But planning is only one side of the story. To continuously drive the organization toward our goal, we’ve established a rhythm and cadence where we check progress and make necessary changes to our approach. Here’s a high-level look at how we do it:
We’ve talked about the four pillars of our organization and how we organize our work. But how do these pillars help us remain stable during turbulent times?
Since our people are the center of everything at PandaDoc, we’ve designed these pillars to help everyone work more productively, creatively, and, not least of all, in a safe environment. Here’s how each pillar specifically has a positive and direct effect on every individual across our organization, regardless of their location.
Our culture supports our people during challenging periods through relocation assistance, mental health programs, and more. At times like these, we know when to ease back on deadlines and performance expectations. “Empathy” is not merely a word in our culture code — it’s something we embody day in and day out.
Our organizational structure ensures that managers and teammates are there to provide support. Our people always know where to go and who to go to if they need help. Social connections and unified goals help overcome challenges.
Our strong emphasis on enablement gives our employees the tools they need to remain focused and deliver high-quality work. With easy access to shared knowledge and expertise, our development teams don’t need to spend tons of time preparing environments or infrastructure.
And, our goals process gives all of us at PandaDoc targets to aim for. Everyone knows their expectations, what their team is working on, how to suggest improvements, and how their contributions help push toward our main objectives.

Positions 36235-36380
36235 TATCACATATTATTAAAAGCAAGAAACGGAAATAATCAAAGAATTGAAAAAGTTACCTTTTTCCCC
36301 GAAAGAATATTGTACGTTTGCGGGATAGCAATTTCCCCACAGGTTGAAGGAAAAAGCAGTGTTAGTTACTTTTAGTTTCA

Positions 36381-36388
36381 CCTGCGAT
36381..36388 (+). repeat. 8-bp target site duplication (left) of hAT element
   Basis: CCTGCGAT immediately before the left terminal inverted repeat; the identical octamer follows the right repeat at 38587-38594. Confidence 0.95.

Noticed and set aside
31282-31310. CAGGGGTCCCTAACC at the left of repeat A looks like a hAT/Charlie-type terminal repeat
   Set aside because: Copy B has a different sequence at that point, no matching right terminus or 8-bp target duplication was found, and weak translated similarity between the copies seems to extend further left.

We truly believe that focusing on these four pillars — Culture, Structure, Enablement, Goals — have helped us maintain resilience and recover much faster after so many external shake-ups. However you may modify them, we hope these guidelines are as fruitful for you as they’ve been for us during these recent years of turbulence.
Once Russia invaded Ukraine in February 2022, Ukrainians needed to evacuate and work had to be replanned. Given this tragically difficult event, individuals and companies are still trying to get out of shock. Managers and HR partners keeping up with global and local news must understand that these events may shatter people who haven’t even been directly affected by the war. It’s critical to support your employees during these chaotic times. Here’s how to approach the issue.
Since 2020, the world has been in turmoil. And these days, the usual workflow is no longer what it used to be: no commute, no coffee queue, no one dropping by your desk to say hi. The events of 2022 have made even more of us work from different places and time zones. PandaDoc has adapted to this new reality of remote working environments — here’s how we’ve done it effectively.
If you’re wondering how to ignore stress, the answer would be “It’s impossible — and not always necessary.” A stress reaction is natural, and it’s what makes us human. We talked about this with psychologist Aleksandra Zinkova and shared our own experiences of how specific recommendations worked for us.